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Felix Jacoby
Nationality German
Fields Classical studies
Institutions University of Kiel, Oxford University
Alma mater Humboldt-Universität zu Berlin
Doctoral advisor Hermann Diels
Known for Fragmente der griechischen Historiker

Felix Jacoby (March 19, 1876 – November 10, 1959) was a German classicist and philologist. He is best known among classicists for his work Fragmente der griechischen Historiker, a collection of text fragments of ancient Greek historians. Also significant is his long entry in the Realencyclopädie der Classischen Altertumswissenschaft on the Greek Historian Herodotus; written in 1913, this article established many of the questions that would come to dominate modern Herodotean scholarship.[1]

Jacoby was born in Magdeburg. Though he was expelled from the University of Kiel during the Gleichschaltung of Nazi Germany, Jacoby was one of a very small number of Jews who supported Adolf Hitler. He went so far as to make the startling comparison in 1933:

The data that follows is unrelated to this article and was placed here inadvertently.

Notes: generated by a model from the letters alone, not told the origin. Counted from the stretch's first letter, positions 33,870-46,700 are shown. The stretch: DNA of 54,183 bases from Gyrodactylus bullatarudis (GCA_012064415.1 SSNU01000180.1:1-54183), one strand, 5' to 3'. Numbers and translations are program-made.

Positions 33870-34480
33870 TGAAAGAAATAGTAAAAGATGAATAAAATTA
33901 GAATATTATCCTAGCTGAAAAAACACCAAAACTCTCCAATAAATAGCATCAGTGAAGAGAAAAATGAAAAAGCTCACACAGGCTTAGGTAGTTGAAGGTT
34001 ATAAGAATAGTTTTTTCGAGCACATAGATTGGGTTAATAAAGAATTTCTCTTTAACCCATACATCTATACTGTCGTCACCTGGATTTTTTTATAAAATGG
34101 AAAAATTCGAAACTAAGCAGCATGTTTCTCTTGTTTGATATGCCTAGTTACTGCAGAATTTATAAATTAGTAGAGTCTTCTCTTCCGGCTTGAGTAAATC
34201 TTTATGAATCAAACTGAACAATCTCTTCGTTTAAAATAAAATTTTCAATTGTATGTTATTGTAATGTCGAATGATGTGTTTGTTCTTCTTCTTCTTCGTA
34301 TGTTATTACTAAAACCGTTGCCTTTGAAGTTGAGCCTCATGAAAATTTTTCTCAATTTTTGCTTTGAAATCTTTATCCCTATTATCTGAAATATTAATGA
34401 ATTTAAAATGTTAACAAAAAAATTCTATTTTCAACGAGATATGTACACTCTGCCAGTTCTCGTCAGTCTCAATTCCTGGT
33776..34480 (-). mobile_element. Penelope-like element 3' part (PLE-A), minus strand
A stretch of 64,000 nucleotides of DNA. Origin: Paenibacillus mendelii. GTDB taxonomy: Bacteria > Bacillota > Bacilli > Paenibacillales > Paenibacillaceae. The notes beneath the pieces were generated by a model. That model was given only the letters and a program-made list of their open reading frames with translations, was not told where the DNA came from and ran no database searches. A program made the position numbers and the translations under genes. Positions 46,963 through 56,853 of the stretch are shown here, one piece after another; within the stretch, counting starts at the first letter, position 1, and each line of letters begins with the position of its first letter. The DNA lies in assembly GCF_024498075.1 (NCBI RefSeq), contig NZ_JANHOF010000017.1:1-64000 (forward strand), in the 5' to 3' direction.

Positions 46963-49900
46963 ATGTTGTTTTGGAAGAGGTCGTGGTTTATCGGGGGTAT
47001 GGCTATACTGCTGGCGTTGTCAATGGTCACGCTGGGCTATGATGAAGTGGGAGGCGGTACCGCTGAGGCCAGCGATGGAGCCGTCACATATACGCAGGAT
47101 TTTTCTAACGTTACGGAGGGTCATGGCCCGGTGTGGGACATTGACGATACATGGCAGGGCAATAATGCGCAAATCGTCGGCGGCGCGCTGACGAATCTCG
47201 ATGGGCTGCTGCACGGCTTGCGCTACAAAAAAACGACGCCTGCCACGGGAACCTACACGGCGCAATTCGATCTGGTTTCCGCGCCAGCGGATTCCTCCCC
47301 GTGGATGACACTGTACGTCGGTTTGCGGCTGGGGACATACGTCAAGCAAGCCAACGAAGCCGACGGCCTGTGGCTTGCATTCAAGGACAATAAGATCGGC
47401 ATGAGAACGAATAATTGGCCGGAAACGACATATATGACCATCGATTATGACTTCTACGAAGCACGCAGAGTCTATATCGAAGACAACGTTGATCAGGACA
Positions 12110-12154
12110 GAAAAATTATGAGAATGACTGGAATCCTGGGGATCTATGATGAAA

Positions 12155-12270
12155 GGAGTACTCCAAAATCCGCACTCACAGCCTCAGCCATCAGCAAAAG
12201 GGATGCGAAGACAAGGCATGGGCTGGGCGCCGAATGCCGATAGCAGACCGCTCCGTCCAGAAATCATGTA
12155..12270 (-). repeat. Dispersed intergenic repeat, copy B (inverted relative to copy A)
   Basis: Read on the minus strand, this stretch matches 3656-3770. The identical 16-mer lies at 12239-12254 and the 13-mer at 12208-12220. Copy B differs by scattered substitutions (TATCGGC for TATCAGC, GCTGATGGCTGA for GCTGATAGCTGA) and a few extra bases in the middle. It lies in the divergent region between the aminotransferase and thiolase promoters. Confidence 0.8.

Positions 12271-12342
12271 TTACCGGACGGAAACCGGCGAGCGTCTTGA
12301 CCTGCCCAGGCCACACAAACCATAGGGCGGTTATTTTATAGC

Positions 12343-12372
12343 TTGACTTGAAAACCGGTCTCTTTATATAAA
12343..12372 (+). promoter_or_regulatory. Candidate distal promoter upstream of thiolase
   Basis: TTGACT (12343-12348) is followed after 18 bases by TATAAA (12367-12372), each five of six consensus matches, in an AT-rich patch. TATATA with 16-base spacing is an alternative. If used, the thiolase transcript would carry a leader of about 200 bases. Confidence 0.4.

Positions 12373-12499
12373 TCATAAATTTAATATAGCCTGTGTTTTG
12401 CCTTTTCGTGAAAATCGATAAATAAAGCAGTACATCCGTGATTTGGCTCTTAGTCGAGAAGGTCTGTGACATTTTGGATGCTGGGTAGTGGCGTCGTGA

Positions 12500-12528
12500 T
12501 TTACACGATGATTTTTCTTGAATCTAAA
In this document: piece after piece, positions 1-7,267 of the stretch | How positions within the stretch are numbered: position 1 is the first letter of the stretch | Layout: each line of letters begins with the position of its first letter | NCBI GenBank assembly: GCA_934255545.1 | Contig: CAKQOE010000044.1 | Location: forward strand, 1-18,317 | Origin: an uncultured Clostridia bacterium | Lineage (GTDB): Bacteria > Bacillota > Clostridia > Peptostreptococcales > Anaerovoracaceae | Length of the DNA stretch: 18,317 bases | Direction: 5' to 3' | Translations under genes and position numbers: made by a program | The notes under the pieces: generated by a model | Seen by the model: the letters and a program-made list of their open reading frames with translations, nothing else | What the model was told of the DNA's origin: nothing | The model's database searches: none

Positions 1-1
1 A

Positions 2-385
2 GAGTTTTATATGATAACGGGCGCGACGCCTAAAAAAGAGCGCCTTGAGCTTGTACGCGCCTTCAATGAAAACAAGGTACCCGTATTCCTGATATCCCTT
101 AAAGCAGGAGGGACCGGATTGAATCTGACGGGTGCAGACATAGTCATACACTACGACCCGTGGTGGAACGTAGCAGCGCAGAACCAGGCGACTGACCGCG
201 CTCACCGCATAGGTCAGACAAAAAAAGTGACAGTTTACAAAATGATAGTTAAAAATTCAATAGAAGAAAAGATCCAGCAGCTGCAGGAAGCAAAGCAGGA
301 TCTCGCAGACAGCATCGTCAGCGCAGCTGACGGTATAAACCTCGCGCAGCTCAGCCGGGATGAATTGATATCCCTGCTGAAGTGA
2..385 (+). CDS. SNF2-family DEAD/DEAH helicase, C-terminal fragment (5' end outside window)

As a Jew I find myself in a difficult position. But as a historian I have long learned not to view historical events from a private perspective. I have voted for Adolf Hitler since 1927 and I am happy that in the year of the National Rising I am allowed to lecture on Augustus. Because Augustus is the only figure in world history that may be compared to Adolf Hitler.

He died in Berlin.[2]

  1. ^ Dewald and Marincola, eds. (2006). The Cambridge Companion to Herodotus. Cambridge. pp. 1–2.  
  2. ^ Safranski, Rüdiger. Martin Heidegger: Between Good and Evil. pp. 230


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